The moral dimension of trusteeship arises in many contexts. The recent New Zealand court decisions concerning information obligations to beneficiaries, and the way this is dealt with in the new Trusts Bill, highlight the difficulty of judging what information is too much or too little to disclose. However, general principles on disclosure bypass the consideration of when there might be different levels of “reasonable” disclosure for different beneficiaries.
A court of equity in Jersey, in the Channel Islands (an important centre for offshore banking and trusts), had to deal with the question of whether trustees had been right to treat a young man who had already reached majority as still too young to participate in trust decision making and, in particular, the disclosure of important trust information that would be involved.
The trust needed the court to sign off on a dispute settlement with a former trustee by way of what is known as a “Beddoe application”. To do this required the agreement of beneficiaries so that the trustee needed to invite the beneficiaries to a Beddoe hearing. The trust fund was worth £75 million. There were three primary beneficiaries, two children the trust’s settlor and a grandchild who was aged 19 at the time.
Here the problem arose. Although the grandson was of age, and knew he was a beneficiary of the trust, he knew few other details – in particular of the size of the trust fund. At the request of the trustee, supported by the beneficiary’s mother, one of the other two beneficiaries, he was not served with notice of the Beddoe hearing. The reason for this decision was the fear of the trustee and the mother that the beneficiary might be harmed by knowledge of the size of the trust, expressing fears that he might give up his education and take to drink, drugs and a dissolute life. It was preferred that he therefore not be informed of the full details until the age of 21.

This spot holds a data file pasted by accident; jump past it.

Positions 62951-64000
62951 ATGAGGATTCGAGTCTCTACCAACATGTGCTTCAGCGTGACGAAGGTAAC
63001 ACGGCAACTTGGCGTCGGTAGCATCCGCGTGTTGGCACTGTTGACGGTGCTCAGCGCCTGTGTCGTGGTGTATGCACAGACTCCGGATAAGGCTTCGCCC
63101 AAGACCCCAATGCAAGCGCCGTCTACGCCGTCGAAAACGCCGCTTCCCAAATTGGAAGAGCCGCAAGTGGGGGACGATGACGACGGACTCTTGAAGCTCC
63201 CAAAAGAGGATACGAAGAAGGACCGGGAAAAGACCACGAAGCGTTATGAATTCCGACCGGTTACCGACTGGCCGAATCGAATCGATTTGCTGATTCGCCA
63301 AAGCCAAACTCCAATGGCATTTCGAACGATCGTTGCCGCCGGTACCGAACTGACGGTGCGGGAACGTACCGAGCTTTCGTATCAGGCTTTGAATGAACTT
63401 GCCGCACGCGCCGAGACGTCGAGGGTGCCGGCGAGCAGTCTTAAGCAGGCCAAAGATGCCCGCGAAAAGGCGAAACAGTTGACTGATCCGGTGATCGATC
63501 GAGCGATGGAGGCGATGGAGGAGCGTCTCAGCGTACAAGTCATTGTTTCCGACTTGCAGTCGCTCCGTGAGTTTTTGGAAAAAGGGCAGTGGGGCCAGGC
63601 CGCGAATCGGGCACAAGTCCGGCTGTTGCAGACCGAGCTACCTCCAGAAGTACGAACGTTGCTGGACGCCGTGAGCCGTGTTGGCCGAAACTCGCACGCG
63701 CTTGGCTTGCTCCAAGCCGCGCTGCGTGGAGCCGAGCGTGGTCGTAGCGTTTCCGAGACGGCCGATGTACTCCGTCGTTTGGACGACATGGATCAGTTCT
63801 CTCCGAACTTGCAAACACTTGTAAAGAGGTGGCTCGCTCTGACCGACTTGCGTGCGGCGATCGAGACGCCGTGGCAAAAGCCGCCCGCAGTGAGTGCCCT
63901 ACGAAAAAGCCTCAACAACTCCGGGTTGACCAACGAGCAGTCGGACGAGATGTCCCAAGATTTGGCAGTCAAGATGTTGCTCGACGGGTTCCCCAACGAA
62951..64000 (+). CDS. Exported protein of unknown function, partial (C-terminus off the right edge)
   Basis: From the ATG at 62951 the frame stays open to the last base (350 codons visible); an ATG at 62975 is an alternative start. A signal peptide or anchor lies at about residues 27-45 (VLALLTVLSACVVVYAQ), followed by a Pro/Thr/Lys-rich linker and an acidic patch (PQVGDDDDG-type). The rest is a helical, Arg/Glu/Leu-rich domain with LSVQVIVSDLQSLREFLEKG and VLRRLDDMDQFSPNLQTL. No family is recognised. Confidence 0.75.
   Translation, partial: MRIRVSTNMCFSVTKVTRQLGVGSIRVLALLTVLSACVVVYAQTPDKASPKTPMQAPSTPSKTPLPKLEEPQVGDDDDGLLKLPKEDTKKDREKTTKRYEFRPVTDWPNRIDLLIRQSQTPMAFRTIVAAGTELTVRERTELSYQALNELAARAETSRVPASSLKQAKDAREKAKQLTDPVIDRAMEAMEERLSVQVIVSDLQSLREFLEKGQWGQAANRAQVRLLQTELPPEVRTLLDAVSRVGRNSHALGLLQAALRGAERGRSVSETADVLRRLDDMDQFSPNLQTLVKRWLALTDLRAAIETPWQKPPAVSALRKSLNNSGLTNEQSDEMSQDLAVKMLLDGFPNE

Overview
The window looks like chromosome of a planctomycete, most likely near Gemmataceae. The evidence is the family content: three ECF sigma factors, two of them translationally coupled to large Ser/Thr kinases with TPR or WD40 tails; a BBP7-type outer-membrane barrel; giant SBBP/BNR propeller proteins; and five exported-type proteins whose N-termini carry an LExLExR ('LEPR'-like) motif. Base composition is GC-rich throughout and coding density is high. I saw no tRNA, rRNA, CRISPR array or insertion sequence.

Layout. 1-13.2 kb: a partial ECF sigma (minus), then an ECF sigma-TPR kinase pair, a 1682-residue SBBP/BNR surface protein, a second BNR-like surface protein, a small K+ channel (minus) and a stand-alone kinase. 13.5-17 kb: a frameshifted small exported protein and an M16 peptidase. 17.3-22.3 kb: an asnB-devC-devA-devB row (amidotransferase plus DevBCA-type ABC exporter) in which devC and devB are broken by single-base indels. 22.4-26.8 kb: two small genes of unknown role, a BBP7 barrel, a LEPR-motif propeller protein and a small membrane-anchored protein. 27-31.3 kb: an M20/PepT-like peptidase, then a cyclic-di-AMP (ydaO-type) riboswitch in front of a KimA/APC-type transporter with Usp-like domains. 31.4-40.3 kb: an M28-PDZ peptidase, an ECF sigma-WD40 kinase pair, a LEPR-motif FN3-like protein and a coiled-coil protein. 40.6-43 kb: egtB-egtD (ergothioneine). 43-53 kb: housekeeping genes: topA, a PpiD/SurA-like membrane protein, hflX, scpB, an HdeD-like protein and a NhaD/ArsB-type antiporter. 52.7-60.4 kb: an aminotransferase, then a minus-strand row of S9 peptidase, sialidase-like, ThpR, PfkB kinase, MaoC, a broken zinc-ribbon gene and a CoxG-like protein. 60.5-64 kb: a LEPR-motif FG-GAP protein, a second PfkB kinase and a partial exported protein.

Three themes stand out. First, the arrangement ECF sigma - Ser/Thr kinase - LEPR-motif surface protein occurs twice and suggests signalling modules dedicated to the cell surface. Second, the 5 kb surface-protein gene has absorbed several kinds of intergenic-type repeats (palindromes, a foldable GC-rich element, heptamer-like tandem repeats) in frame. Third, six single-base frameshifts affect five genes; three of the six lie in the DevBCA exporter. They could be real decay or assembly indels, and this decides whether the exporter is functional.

The Court weighed up whether it was obliged to consider human rights laws or other considerations. It considered the fact that the law confers capacity on people when they reach the age of majority, in this case 18. Ultimately it concluded that the trustees had valid reasons to reach the conclusion that it had, and that it did not see fit to overturn the “objectively sensible concern” that the trustees had.
The trustees’ approach to the other issues for decision was considered entirely appropriate and supported the courts finding that the trustees had considered all the issues in an appropriate and considered manner.
How would the New Zealand courts address such a dilemma? Could the same, or a similar, issue arise in New Zealand. Notwithstanding the path taken by the Supreme Court in Erceg v Erceg, the regime under the Trusts Bill is altogether more prescriptive and less discretionary. That does not mean similar issues might not arise in a different trust decision context. It is suggested that a different result could arise in New Zealand.
In the case of De Bernardo v De Bernardo the court’s consent was sought to a proposed variation in respect of a trust holding assets of $17 million. The settlor wanted to add his stepchildren as beneficiaries, something that was not contemplated at the time of the trust’s formation. The settlor also wished to extend the trust’s 50-year period. Given the ages of the beneficiaries, the extension to the trust term could favour the granddaughter Darcy who was 16 as well as any unborn or adopted children. Other administrative variations were sought.
The lawyer acting for Darcy, and for the unborn potential beneficiaries, interviewed Darcy to obtain an indication of her view of the amendment to the deed. Darcy was aware that it was intended to extend the class of beneficiaries to include her stepmother and step-siblings and confirmed that she was happy with the proposed amendments. The decision was made by the court. However, Darcy’s views were taken into consideration.
- In the Matter of the C Settlement  JRC035A
- De Bernardo v De Bernardo (2010) 3 NZTR ¶20-011